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post #7 of 10 (permalink) Old 4 Weeks Ago
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I think the bottom line to all of this is: there are still some gains to be had with aftermarket intake and tune, but not as much as in the past. There is still some safety margin left in the factory tune, that can be used by a more aggressive tune (with some increased risk) and a more aggressive intake design can flow a little freer than the factory one. But as the factory tunes and intakes get better and better, there is less left on the table for aftermarket.

The way I look at it for my car is: I do these mods for the fun of it, and I don't expect a specific gain ..... don't expect too much, and you won't be disappointed.
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Last edited by JBert; 4 Weeks Ago at 08:56 AM.
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post #8 of 10 (permalink) Old 4 Weeks Ago
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Keep in mind, the factory tunes are written to cover a wide audience and set of demands. Even in a performance car, they have to meet economy and emissions regulations and also appeal to the masses who only buy a Mustang to look cool in. Take it to a tuner and tell him to write something for premium to race fuel, performance over economy, damn the catalytics and your tune will be quite different than the factory. Not sure if anyone ever does it, but you could get one that would wring every mile out of a gallon of regular gas, and be down 20 HP.
I used to have one of the do-it-yourself tuners for an F150 I had. I have three tunes and everyone had distinct feels and uses. Had an economy tune, towing tune, and balls-to-the-wall premium only let's rumble tune.

So yeah, a lot of the magazine write ups that talk about the gains with a tune and a CAI probably could have gotten the same gains with the tune alone. The CAIs many times give you a nice sound though.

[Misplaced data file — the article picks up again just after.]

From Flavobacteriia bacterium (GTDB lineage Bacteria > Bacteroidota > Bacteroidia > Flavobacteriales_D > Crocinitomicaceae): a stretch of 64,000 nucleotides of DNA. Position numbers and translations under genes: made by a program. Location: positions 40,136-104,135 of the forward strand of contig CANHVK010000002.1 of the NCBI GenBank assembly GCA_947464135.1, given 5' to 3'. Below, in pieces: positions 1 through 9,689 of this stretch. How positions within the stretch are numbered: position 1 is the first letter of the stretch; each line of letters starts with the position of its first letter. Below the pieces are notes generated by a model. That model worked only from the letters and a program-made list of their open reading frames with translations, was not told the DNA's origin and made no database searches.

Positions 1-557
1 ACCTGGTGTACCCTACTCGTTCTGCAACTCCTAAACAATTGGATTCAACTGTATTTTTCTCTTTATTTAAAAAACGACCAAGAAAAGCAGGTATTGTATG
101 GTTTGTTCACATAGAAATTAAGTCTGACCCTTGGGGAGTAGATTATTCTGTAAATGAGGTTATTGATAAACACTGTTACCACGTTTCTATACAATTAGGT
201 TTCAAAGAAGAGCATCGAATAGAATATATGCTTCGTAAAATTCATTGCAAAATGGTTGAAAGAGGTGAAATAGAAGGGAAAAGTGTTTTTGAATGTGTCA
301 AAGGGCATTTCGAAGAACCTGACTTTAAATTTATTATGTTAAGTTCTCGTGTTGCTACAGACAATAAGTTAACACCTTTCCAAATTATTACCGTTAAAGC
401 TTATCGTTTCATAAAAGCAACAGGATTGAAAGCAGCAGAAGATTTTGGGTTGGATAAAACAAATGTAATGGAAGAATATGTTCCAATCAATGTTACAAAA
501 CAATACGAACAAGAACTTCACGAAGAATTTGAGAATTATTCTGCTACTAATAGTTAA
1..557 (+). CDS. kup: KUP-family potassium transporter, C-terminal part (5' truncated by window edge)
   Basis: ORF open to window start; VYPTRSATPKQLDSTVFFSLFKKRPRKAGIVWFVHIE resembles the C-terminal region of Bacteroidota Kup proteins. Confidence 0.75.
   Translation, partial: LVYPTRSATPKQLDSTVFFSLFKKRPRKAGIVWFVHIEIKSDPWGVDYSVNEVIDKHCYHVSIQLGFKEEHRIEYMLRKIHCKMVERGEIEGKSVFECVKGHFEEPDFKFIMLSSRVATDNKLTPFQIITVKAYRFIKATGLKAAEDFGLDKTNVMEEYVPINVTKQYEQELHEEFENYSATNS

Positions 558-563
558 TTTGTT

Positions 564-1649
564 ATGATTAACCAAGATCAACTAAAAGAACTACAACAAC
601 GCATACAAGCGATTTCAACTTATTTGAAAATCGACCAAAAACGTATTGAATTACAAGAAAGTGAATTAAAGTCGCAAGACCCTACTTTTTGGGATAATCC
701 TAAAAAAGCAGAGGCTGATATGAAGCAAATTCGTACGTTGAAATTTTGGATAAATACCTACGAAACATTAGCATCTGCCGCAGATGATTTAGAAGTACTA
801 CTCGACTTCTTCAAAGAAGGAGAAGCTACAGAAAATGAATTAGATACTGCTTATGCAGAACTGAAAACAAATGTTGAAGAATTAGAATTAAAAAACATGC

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post #9 of 10 (permalink) Old 2 Weeks Ago Thread Starter
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Thanks everyone! I ended up going with the Airaid as I found a screaming deal (over half off) and I contact my nearest dyno tuner and he said the airaid would give more bottom end pep, which is what a want. A tune is coming shortly and maybe an 18 manifold. Maybe.
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post #10 of 10 (permalink) Old 2 Weeks Ago
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Quote:
Originally Posted by JBert View Post
yeah I'd be willing to bet that the difference is very small

But it might depend on which Airaid it is. I am not sure about the current generation, but in the past Airaid offered a "no tune required" CAI, and also a "tune required" version. The difference is that the mass air flow (MAF) tube is the same diameter as stock on the "no tune required" intake, and that's why it does not require a tune. On the other hand, an intake with a larger tube will theoretically produce more gains; but it must have a tune or the MAF sensor readings will be wrong and it won't run right.
The new Airaid has an insert that installs ahead of the MAF which makes it "no tune required" but you could remove the insert and tune the car for more gains over stock. This is the CAI that I would like to get because I'm still under warranty and if I had to bring it in for work I could always revert the tune and install the insert to remain driveable


2014 GT Premium, Track Pack, Barton shifter, Borla S-type exhaust, Resonator delete, 3.73 gears, Airaid C.A.I., 93 Race Tune, JLT Oil Separator